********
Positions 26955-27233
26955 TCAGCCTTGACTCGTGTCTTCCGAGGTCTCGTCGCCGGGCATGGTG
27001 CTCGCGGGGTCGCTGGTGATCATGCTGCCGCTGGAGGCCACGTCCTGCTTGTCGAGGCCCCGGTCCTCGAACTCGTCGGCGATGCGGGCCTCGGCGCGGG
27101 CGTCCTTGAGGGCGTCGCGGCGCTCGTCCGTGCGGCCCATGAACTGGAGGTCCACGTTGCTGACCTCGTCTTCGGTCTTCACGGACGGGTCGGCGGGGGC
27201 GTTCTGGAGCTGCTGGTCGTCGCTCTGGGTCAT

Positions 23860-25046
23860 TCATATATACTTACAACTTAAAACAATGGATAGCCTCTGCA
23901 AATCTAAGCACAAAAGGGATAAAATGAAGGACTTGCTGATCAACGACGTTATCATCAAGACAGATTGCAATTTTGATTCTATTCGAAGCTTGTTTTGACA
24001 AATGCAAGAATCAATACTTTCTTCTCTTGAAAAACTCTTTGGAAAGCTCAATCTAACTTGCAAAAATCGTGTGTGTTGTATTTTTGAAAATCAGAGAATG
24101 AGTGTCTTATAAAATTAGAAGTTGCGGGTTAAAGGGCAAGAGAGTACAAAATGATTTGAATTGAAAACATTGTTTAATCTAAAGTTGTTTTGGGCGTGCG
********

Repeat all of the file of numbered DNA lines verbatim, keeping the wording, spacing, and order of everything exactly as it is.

Positions 26955-27233
26955 TCAGCCTTGACTCGTGTCTTCCGAGGTCTCGTCGCCGGGCATGGTG
27001 CTCGCGGGGTCGCTGGTGATCATGCTGCCGCTGGAGGCCACGTCCTGCTTGTCGAGGCCCCGGTCCTCGAACTCGTCGGCGATGCGGGCCTCGGCGCGGG
27101 CGTCCTTGAGGGCGTCGCGGCGCTCGTCCGTGCGGCCCATGAACTGGAGGTCCACGTTGCTGACCTCGTCTTCGGTCTTCACGGACGGGTCGGCGGGGGC
27201 GTTCTGGAGCTGCTGGTCGTCGCTCTGGGTCAT

Positions 23860-25046
23860 TCATATATACTTACAACTTAAAACAATGGATAGCCTCTGCA
23901 AATCTAAGCACAAAAGGGATAAAATGAAGGACTTGCTGATCAACGACGTTATCATCAAGACAGATTGCAATTTTGATTCTATTCGAAGCTTGTTTTGACA
24001 AATGCAAGAATCAATACTTTCTTCTCTTGAAAAACTCTTTGGAAAGCTCAATCTAACTTGCAAAAATCGTGTGTGTTGTATTTTTGAAAATCAGAGAATG
24101 AGTGTCTTATAAAATTAGAAGTTGCGGGTTAAAGGGCAAGAGAGTACAAAATGATTTGAATTGAAAACATTGTTTAATCTAAAGTTGTTTTGGGCGTGCG